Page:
70% of Netflix’s Top 10 Titles Over First Month of Daily Lists Were – Surprise – Netflix Originals

Available to WrapPRO members

“Tiger King” and “Love is Blind” are no-doubt hits for the streamer, but under-promoted films like “The Last Thing He Wanted” raise eyebrows

netflix top 10 list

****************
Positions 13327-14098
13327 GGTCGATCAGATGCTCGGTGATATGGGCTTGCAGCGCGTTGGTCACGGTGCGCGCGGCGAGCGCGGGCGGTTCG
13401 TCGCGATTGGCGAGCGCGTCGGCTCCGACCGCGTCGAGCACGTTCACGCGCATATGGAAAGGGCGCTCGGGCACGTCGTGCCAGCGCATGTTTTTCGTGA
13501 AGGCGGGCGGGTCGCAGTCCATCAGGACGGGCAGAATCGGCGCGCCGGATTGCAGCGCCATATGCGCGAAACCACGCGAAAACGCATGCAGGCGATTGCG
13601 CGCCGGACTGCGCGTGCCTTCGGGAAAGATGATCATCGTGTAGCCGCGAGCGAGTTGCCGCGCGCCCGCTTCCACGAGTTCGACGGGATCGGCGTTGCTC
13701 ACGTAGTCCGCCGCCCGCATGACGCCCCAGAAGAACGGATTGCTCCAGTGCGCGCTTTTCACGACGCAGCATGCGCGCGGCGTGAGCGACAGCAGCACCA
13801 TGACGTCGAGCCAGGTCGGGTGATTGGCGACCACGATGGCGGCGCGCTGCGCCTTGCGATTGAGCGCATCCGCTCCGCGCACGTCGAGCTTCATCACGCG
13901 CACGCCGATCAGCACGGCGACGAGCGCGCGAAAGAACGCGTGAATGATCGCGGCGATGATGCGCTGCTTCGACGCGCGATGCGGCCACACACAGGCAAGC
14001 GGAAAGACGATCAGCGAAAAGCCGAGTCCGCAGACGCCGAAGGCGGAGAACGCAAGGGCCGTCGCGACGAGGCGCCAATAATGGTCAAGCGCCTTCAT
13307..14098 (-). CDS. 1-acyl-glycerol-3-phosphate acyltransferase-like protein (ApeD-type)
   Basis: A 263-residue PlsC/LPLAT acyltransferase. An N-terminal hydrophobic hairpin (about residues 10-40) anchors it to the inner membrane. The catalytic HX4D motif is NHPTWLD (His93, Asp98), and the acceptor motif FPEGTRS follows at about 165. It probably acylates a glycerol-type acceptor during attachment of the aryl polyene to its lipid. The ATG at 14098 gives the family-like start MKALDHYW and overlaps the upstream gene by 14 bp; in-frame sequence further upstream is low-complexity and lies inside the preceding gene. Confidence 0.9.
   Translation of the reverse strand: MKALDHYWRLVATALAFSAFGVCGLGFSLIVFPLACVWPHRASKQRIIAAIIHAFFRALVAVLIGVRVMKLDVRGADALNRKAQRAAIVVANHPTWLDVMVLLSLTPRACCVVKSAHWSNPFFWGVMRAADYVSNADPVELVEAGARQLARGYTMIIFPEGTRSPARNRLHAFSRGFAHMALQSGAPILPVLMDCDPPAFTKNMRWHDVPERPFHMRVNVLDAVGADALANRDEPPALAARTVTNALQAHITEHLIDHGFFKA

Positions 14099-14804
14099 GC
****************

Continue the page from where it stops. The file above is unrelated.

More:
It appears that the most popular content on Netflix is… the streamer’s own original productions. Netflix took a (small) step toward revealing its users’ habits when it launched a new “Top 10” feature in February, allowing  subscribers to see what the most-popular TV series, movies and overall titles are each day in their country. These new Top 10 lists at least give off the illusion that Netflix is being more transparent. But the streaming service is still the gatekeeper of this information and calculates it based on its own methodology. These rankings don’t include any actual viewership data — which is par for the course for Netflix — but they do offer us more information than ever before regarding what people are watching on the platform on a regular basis. TheWrap has tracked every show and film that Netflix has put on its Top 10 lists since they launched and found that, surprise, most of it is Netflix-created content. Between Feb. 24 and March 24, 70% of Netflix’s “Top 10 in the U.S. Today” titles were a combination of the streaming service’s original shows and movies. Just looking at the TV side, that number jumps to 84%. For film, it sinks to 27%. Getting more specific here, we broke down the data to show you the biggest hits on Netflix — ranked by number of days the title landed at No. 1 on the most-popular TV series, movies or overall lists — through the first month that the Top 10 feature was available. You can see how many different titles appeared in the top spot, and how many days it hit No. 1, below: TV “Love Is Blind” (Netflix original) – 10 days “The Trials of Gabriel Fernandez” (Netflix original) – 7 “On My Block” (Netflix original) – 6 “All American” – 4 “Tiger King: Murder, Mayhem and Madness” (Netflix original) – 2 “Self Made: Inspired by the Life of Madam C.J. Walker” (Netflix original) – 1 Movies “Spenser Confidential” (Netflix original) – 18 “Angry Birds Movie 2” – 8 “The Last Thing He Wanted” (Netflix original) – 4 Overall “Spenser Confidential” (Netflix original) – 7 “Love Is Blind” (Netflix original) – 6 “The Trials of Gabriel Fernandez” (Netflix original) – 6 “On My Block” (Netflix original) – 4 “All American” (Netflix original) – 4 “Tiger King: Murder, Mayhem and Madness” (Netflix original) – 2 “Self Made: Inspired by the Life of Madam C.J. Walker” (Netflix original) – 1 Looking beyond that first-month window, “Tiger King” has held the top spot on both the TV and overall lists for 17 days in a row and counting, giving it the longest streak on both charts. Speaking of streaks, “Spenser Confidential” was No. 1 in film for 18 straight days from March 7 (it debuted on March 6) through March 24, the longest record for a title on any list. Netflix did not respond to TheWrap’s request for an interview for this story. Netflix has long been criticized for keeping its viewership data under lock and key, even to some of those who work on its films and TV shows. The company only releases carefully-curated data when it deems necessary. This criticism comes from fans too, who wonder why their favorite shows — “Tuca and Bertie” and “One Day at a Time” are two recent examples — get canceled and others do not. When a broadcast network like NBC cancels a show, it can point to poor ratings that everyone can see; whereas, Netflix essentially tells its customers to take them at its word. The way Netflix says it counts a view — watching just 2 minutes of a show or film — is the basis for how it creates these daily Top 10 lists and its far different from industry standards for tabulating viewership data. While the streaming company says that two minutes of viewing is all it needs to decide that someone intentionally made a choice to watch something, it is still a small sample size. While that’s one thing to keep in mind when looking at the Top 10, another is that there is so much content on Netflix and the streaming service curates what it puts out in front of its viewers and prominently places its own new titles at launch. So even though the streamer’s new docuseries “Tiger King” — the story of an eccentric Big Cat park owner involved in a murder-for-hire plot against his rival is better than most Hollywood scripts — may have catapulted to the top spot on its own merits (and stayed there for more than two weeks now), we don’t know how much of an influence its placement on Netflix’s homepage matters. The same could be said for Netflix original movies like “Spenser Confidential” or “The Last Thing He Wanted.” Both of those films were led by box office mainstays like Mark Wahlberg and Ben Affleck, but did not receive the same level of promotion compared to other big Netflix movies. It’s questionable if those films would have been as popular if they weren’t the first thing that many users saw when they turned on Netflix. But despite the fact the lists don’t give us any real numbers, they do give us the best kind of peek we’ll get into the viewing habits of Netflix’s massive user base — including what non-Netflix titles they watch the most. It won’t surprise anyone to see that “The Office” made the Top 10 list for TV pretty much every day, but The CW’s “All American” also gets a ton of viewership (and that goes a long way to explaining why the network renews the low-rated drama, which it has said before performs well on Netflix). In fact, “All American” was the only non-Netflix title to take the top spot in TV since Netflix launched this new initiative. The film list was more esoteric, with movies like “Angry Birds 2” and “Space Jam” appearing frequently, as well as out-of-season holiday movies like “The Grinch” and “A Bad Moms Christmas.” Also affecting these rankings was the spread of the coronavirus pandemic, with movies like “Outbreak” and “Contagion” and Netflix’s own docuseries “Pandemic: How to to Prevent an Outbreak” landing on Top 10 lists as stay-at-home orders were enacted across the U.S.